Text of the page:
News & Commentary

April 26, 2023

Jacqueline Rayfield

Jacqueline Rayfield is a student at Harvard Law School.

In today’s News and Commentary, Rutgers University unions considers resuming strike, Senator Cory Booker introduces legislation aimed to deter child labor through federal contracts, and Cargill Inc claims they will need months to sever ties with a U.S. meatpacking plant fined for child labor violations.

Rutgers staff and the University reached a framework deal and resumed classes on Monday, but staff remain frustrated with University bargaining tactics including delays and ignoring crucial demands. The New Jersey Governor’s office and University announced that a tentative deal on Friday would bring the strike to an end, but staff explain their strike has only been suspended. They reserve the right to go back to the picket line should bargaining not continue.

On Tuesday, Senators Cory Booker and Peter Welch introduced legislation to deter child labor in the meatpacking industry by barring offenders from federal contracts. As a major purchaser of meat for school lunch programs, USDA contracts could act as a deterrent. The legislation aims to address a slew of recent stories uncovering dangerous labor practices in the industry, including a February report on cleaning company Packers Sanitation Services Inc. (PSSI), which was found employing children in grueling overnight shifts. These shifts left children with burns and other injuries. This bill comes as the latest in a series of proposed solutions to this problem in the food industry.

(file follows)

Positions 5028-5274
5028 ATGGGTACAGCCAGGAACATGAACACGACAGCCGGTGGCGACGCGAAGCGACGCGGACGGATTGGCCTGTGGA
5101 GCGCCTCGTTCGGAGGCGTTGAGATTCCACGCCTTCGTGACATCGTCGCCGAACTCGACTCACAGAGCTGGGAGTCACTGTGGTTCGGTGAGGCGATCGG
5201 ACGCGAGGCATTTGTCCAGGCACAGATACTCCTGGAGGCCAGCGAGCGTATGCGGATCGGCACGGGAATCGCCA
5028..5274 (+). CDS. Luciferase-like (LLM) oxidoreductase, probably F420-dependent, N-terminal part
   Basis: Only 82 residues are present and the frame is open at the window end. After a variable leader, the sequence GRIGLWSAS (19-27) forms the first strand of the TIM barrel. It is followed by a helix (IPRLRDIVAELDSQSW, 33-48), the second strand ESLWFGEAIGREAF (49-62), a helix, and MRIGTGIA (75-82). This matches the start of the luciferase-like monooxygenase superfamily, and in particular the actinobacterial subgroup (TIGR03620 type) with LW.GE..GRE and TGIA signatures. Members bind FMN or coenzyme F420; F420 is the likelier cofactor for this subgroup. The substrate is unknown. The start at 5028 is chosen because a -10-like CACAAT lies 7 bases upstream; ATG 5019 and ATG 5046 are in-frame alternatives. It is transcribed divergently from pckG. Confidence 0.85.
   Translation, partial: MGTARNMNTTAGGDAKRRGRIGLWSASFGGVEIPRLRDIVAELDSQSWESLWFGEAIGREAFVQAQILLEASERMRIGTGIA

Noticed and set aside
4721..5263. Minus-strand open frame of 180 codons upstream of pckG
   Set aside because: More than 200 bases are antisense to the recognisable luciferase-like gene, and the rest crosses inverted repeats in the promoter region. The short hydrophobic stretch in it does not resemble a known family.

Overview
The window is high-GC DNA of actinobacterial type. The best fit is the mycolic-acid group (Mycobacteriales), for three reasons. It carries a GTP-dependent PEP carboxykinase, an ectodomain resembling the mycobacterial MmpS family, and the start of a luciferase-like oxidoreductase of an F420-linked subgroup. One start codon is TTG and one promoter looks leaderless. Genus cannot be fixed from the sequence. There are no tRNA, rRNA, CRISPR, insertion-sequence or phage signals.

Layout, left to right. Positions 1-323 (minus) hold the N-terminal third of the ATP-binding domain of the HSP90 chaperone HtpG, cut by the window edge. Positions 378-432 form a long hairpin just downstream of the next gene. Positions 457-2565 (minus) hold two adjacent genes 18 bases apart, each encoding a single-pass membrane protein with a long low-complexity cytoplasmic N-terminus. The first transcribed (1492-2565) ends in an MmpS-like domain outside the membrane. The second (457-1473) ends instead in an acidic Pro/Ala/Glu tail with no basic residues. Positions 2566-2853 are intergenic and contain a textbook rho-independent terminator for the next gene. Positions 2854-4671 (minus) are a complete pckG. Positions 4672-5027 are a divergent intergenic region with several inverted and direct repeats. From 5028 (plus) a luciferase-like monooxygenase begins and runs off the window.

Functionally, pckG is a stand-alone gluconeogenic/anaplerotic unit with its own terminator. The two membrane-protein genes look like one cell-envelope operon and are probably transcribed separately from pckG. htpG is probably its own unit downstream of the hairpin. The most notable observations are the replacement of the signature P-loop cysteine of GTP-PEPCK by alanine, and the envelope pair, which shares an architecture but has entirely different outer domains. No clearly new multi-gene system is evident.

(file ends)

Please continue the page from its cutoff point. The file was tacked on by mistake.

Cargill, the world’s largest ground beef producer, announced they will need months to cut ties with PSSI after the reported child labor abuses. Cargill began phasing out its work with the cleaning company in March, but their relationship will not be fully terminated until mid-May. While the Department of Labor has not accused Cargill of any wrongdoing, the Biden administration urged them and others in the meatpacking industry to review their supply chains for child labor abuse.

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